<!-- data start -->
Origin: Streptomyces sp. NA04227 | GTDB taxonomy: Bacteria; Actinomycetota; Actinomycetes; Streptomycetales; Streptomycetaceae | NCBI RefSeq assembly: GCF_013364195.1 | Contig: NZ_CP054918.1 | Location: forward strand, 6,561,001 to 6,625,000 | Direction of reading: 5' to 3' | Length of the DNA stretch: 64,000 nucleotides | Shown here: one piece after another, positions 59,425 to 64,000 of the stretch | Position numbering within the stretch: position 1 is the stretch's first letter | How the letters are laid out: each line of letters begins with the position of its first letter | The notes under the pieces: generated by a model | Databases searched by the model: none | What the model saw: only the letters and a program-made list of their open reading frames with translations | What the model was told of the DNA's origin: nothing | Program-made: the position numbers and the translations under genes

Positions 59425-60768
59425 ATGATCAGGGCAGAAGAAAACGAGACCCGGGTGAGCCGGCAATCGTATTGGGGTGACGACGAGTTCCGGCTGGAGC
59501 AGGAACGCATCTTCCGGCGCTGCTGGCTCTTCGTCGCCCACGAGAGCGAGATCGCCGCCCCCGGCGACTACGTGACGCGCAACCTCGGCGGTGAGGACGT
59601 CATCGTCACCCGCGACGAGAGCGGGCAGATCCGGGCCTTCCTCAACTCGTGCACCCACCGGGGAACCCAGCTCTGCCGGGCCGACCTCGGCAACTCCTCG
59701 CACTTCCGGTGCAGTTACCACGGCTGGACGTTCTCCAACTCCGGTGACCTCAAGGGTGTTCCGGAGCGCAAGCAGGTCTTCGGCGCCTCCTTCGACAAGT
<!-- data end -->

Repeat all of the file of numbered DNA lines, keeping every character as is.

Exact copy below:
Origin: Streptomyces sp. NA04227 | GTDB taxonomy: Bacteria; Actinomycetota; Actinomycetes; Streptomycetales; Streptomycetaceae | NCBI RefSeq assembly: GCF_013364195.1 | Contig: NZ_CP054918.1 | Location: forward strand, 6,561,001 to 6,625,000 | Direction of reading: 5' to 3' | Length of the DNA stretch: 64,000 nucleotides | Shown here: one piece after another, positions 59,425 to 64,000 of the stretch | Position numbering within the stretch: position 1 is the stretch's first letter | How the letters are laid out: each line of letters begins with the position of its first letter | The notes under the pieces: generated by a model | Databases searched by the model: none | What the model saw: only the letters and a program-made list of their open reading frames with translations | What the model was told of the DNA's origin: nothing | Program-made: the position numbers and the translations under genes

Positions 59425-60768
59425 ATGATCAGGGCAGAAGAAAACGAGACCCGGGTGAGCCGGCAATCGTATTGGGGTGACGACGAGTTCCGGCTGGAGC
59501 AGGAACGCATCTTCCGGCGCTGCTGGCTCTTCGTCGCCCACGAGAGCGAGATCGCCGCCCCCGGCGACTACGTGACGCGCAACCTCGGCGGTGAGGACGT
59601 CATCGTCACCCGCGACGAGAGCGGGCAGATCCGGGCCTTCCTCAACTCGTGCACCCACCGGGGAACCCAGCTCTGCCGGGCCGACCTCGGCAACTCCTCG
59701 CACTTCCGGTGCAGTTACCACGGCTGGACGTTCTCCAACTCCGGTGACCTCAAGGGTGTTCCGGAGCGCAAGCAGGTCTTCGGCGCCTCCTTCGACAAGT